Teaching Students with Intellectual Disability to Read using a Comprehensive Text-Centered Curriculum

This two-day workshop will provide teachers with practical, empirically-validated methods for teaching foundational literacy skills to students with developmental and intellectual disabilities.

The materials were designed to appeal to students who are in elementary school, though the techniques are appropriate for anyone who has not mastered foundational reading skills. The materials have been used successfully with teenagers; the older students enjoyed the materials and made progress.  Though the target of the workshop is students with ID, the materials are completely appropriate for beginning readers (K-1) who are typically developing and for struggling readers, including those with dyslexia who have not mastered foundational skills.

FriendsOnTheBlock

Friends on the Block © is a unique curriculum which includes carefully designed books with scaffolds that allow students to begin reading books very quickly while enhancing comprehension through teacher-read "helper" text. Explicit, systematic lessons accompany  each book and facilitate transfer of skills immediately to the books.©2018 Jill H. Allor, Jennifer P. Cheatham, & Stephanie Al Otaiba

Registrants will receive:

  • 12 hours professional development
  • electronic access to the entire curriculum including
    • 58 e-books
    • lessons
    • activities
  • 13 high quality, full color paperback student books
  • Sample lessons
  • Sample activities

Friends on the Block Agenda

Registration fee: $290 per person-includes materials, parking pass, and buffet lunch each day.

 

Presenter:

Dr.Jill Allor
 
Jill Allor, Ph.D.
Professor, Department of Teaching and Learning
Southern Methodist University

Jill Allor is a Professor and former chair of the Department of Teaching and Learning at Southern Methodist University.  She received her doctorate in special education from Peabody College of Vanderbilt University. A former special education teacher, her research is school-based and focuses on literacy acquisition for students with and without disabilities. She was awarded the 2000 Award for Outstanding Research by the Council on Learning Disabilities and is the co-recipient of the Best Article in Learning Disabilities Research and Practice for 1999. In 2012, the International Multisensory Structured Language Education Council presented her with the Innovator Award for Outstanding Educator at a College or University. After being nominated by her students, she received the Rotunda Outstanding Professor award at SMU in 2016. Her research has been supported by the Institute of Education Sciences (IES) and she was principal investigator on an IES research grant just completed during which her team developed a literacy curriculum for students with intellectual disability (Friends on the Block, friendsontheblock.com). She is co-principal investigator on an IES research grant to explore Response to Intervention variables related to stronger student reading outcomes for students with disabilities. She teaches graduate courses related to literacy, assessment and research. She has published literacy curricula for both general education and special education.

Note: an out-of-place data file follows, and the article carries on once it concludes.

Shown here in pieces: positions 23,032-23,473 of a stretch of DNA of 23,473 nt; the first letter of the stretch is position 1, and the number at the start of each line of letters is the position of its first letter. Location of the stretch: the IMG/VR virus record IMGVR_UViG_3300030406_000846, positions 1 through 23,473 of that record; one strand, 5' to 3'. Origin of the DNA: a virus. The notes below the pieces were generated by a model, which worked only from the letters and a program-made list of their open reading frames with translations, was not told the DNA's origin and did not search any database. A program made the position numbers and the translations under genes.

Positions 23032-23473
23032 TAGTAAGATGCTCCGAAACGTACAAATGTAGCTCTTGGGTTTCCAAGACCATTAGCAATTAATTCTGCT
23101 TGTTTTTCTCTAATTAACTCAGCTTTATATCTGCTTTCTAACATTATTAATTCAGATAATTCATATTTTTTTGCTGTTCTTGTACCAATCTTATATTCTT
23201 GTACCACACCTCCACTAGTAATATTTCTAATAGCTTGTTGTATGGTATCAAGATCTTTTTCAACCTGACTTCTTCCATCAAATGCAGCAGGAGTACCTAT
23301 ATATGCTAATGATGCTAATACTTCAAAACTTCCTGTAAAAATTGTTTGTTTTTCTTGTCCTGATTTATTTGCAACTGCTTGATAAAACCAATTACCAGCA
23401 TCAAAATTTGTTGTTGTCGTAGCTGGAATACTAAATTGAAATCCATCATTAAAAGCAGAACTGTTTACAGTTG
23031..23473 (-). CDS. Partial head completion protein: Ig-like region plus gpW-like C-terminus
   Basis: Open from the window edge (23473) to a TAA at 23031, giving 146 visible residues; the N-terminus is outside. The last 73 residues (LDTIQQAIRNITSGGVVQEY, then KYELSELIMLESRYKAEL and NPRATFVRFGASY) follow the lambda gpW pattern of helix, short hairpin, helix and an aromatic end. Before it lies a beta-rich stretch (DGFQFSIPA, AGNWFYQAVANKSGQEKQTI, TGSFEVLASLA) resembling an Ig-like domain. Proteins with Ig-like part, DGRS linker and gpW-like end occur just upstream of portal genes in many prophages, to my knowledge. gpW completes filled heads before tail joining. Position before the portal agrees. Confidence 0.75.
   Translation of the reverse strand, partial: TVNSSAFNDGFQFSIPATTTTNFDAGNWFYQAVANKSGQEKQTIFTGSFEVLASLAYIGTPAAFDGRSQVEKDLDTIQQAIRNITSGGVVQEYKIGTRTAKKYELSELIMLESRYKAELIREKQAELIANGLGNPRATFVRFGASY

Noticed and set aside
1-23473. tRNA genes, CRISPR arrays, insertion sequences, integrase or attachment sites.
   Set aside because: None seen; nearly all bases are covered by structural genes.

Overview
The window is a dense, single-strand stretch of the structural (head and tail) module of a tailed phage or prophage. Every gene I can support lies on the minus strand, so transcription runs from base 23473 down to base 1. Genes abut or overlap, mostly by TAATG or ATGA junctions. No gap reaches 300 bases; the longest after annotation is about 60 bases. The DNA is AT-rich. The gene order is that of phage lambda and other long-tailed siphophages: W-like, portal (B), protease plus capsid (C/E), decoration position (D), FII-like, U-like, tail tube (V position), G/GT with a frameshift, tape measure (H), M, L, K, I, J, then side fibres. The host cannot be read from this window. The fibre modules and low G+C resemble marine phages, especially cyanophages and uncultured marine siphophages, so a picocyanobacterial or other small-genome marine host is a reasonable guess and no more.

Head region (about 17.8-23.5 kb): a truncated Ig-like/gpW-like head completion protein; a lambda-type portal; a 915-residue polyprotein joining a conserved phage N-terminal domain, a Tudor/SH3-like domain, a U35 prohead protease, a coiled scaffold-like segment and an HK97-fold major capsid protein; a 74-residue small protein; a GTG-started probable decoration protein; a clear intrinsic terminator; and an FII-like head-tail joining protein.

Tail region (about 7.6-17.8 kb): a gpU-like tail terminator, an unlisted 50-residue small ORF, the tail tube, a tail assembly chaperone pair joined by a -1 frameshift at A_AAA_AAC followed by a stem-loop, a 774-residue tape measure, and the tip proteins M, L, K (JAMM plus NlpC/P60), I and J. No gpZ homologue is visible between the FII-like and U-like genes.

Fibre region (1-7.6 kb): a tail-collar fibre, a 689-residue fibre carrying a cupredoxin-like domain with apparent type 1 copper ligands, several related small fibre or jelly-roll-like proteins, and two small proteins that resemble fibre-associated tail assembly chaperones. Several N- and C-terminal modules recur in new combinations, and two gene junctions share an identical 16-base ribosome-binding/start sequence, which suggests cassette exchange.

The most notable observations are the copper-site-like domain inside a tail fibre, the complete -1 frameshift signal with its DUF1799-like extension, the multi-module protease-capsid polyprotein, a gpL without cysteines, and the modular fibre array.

Monday, June 18, 2018 & Tuesday, June 19, 2018
8:00 AM – 3:30 PM
Middle Tennessee State University
McWherter Learning Resources Center

 

To register, click here.